POSTED ON 08.03.2013
In a decade characterised by war and instability, Iraq missed the boat to the digital world. Yet the fact that this is now destined to change has some Iraqi politicians worried.
By Jan Hendrik Hinzel and Johannes Kuhn
Of all the numerous foreign agents plying their trade in Iraq, one was literally impossible to “nab”. Iraqi MP Mohammed Redha al-Khafaji warned Iraqis a few months ago about an “international spy” who was threatening Iraq’s security and had the capacity to tap into phone calls and hack into e-mails with ease.
Outsiders may wonder at the fact that al-Khafaji, a Sadrist MP loyal to Shiite cleric Muqtadā al-Ṣadr, was not referring to a member of the CIA or some other foreign espionage agency. No, the culprit and focus of his ire was a new internet cable designed to connect Iraq with Europe. While ten years after the invasion by the “Coalition of the Willing” Iraq is certainly in short supply of many things – but conspiracy theories that sound at least somewhat plausible to the man on the street are not among them. And so it is that even the expansion of internet services has become a target of suspicion toward any foreign powers.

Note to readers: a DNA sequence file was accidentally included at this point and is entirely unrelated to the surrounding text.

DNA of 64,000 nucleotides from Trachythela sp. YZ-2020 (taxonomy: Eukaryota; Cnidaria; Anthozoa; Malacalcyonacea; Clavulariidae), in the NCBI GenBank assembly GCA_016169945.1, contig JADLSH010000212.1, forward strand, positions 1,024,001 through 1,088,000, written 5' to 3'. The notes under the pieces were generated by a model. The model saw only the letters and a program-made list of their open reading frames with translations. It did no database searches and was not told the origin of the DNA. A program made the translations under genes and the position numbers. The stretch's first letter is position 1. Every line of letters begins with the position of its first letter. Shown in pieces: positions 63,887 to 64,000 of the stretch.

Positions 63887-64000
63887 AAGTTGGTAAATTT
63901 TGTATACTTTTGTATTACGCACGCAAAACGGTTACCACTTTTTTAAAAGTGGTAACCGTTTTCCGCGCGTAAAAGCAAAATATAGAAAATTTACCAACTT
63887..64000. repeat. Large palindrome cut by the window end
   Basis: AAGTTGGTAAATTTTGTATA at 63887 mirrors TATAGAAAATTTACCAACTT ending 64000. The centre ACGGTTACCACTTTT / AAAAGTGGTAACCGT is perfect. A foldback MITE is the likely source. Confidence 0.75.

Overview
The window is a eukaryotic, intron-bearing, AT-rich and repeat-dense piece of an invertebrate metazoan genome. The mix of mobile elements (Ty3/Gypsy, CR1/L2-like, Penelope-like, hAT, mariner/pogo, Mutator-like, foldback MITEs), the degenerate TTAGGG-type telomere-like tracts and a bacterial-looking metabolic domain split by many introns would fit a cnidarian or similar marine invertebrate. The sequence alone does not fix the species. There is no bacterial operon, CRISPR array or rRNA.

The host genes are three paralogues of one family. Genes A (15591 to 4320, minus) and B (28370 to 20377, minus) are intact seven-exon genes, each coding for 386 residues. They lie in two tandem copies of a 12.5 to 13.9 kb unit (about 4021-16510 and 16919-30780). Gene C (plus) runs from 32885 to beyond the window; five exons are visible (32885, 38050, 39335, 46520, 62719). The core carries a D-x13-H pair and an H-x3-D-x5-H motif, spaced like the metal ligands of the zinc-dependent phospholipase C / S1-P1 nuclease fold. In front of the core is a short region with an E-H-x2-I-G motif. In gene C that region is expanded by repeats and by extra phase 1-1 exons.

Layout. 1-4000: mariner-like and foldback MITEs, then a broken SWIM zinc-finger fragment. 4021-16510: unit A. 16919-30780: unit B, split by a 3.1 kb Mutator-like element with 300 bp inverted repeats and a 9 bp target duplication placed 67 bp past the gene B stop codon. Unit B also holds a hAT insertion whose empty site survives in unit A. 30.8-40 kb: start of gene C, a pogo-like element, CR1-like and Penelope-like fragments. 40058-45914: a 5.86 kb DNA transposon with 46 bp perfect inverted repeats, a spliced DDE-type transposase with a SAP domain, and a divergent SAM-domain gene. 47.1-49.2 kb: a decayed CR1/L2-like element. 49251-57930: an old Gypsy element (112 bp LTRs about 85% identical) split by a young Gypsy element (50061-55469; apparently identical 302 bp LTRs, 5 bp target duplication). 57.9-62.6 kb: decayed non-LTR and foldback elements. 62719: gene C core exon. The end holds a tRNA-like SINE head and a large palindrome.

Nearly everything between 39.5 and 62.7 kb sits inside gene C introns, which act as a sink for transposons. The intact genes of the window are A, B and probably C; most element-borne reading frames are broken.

Even sections of the government are quite happy to use of such fear-mongering rhetoric, but none of this changes the fact that Iraq is currently experiencing its very own internet revolution. While the internet was key in other parts of the Arab world to organising and documenting protests, the point here is to create access for the Iraqi people to the internet in the first place. During Saddam Hussein’s reign, internet access was reserved for only a privileged few. As the worldwide web triumphed around the world in the years following 2003, civil war following in the wake of Saddam’s fall raged throughout Iraq.
As late as 2010, only one percent of the Iraqi population had access to the internet. And most of those people had to use internet cafés because, at the time, Iraq had the highest broadband fees in the world. In the meantime, the number of online users has multiplied seven times, and there are no signs of this trend abating. The Qatar-based conglomerate Gulf Bridge International (GBI) recently laid a submarine communications cable connecting Iraq with the other Gulf States and the European network. Next up is a fibre optics link to Frankfurt via Istanbul
And this may be only the beginning. With neighbouring Iran and Syria as the targets of international isolation for the foreseeable future, Iraq could potentially become the primary interchange for the transfer of data between Europe and the Gulf states. Iraq is on its way to becoming a “telecommunications hub” according to a recent euphoric prediction by the New York Times.
For now, the majority of Iraqis would be satisfied with affordable DSL capabilities, faster connections and better service. And they can only hope that in the wake of the growing number of broadband connections the government avoids the temptation to become the nation’s main internet saboteur. In the past, Prime Minister Nouri al-Maliki has repeatedly advocated online censorship legislation to filter out “immoral content”, as many of Iraq’s neighbours do.